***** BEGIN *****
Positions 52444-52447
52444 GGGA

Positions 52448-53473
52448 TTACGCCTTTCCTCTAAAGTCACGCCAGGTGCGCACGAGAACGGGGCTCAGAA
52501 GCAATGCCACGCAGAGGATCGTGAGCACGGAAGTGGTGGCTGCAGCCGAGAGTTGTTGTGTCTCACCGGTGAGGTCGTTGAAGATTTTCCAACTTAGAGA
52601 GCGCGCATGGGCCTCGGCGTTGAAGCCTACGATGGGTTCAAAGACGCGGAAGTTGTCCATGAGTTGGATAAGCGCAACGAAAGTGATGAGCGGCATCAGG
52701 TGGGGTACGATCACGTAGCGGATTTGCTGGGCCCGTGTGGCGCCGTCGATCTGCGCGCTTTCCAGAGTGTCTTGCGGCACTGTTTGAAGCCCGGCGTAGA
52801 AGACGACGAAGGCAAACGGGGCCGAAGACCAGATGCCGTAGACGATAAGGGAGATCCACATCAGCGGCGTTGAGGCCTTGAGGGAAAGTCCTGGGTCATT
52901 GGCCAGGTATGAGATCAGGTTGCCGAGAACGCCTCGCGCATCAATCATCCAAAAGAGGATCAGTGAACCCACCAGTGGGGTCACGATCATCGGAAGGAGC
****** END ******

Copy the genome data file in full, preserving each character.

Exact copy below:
Positions 52444-52447
52444 GGGA

Positions 52448-53473
52448 TTACGCCTTTCCTCTAAAGTCACGCCAGGTGCGCACGAGAACGGGGCTCAGAA
52501 GCAATGCCACGCAGAGGATCGTGAGCACGGAAGTGGTGGCTGCAGCCGAGAGTTGTTGTGTCTCACCGGTGAGGTCGTTGAAGATTTTCCAACTTAGAGA
52601 GCGCGCATGGGCCTCGGCGTTGAAGCCTACGATGGGTTCAAAGACGCGGAAGTTGTCCATGAGTTGGATAAGCGCAACGAAAGTGATGAGCGGCATCAGG
52701 TGGGGTACGATCACGTAGCGGATTTGCTGGGCCCGTGTGGCGCCGTCGATCTGCGCGCTTTCCAGAGTGTCTTGCGGCACTGTTTGAAGCCCGGCGTAGA
52801 AGACGACGAAGGCAAACGGGGCCGAAGACCAGATGCCGTAGACGATAAGGGAGATCCACATCAGCGGCGTTGAGGCCTTGAGGGAAAGTCCTGGGTCATT
52901 GGCCAGGTATGAGATCAGGTTGCCGAGAACGCCTCGCGCATCAATCATCCAAAAGAGGATCAGTGAACCCACCAGTGGGGTCACGATCATCGGAAGGAGC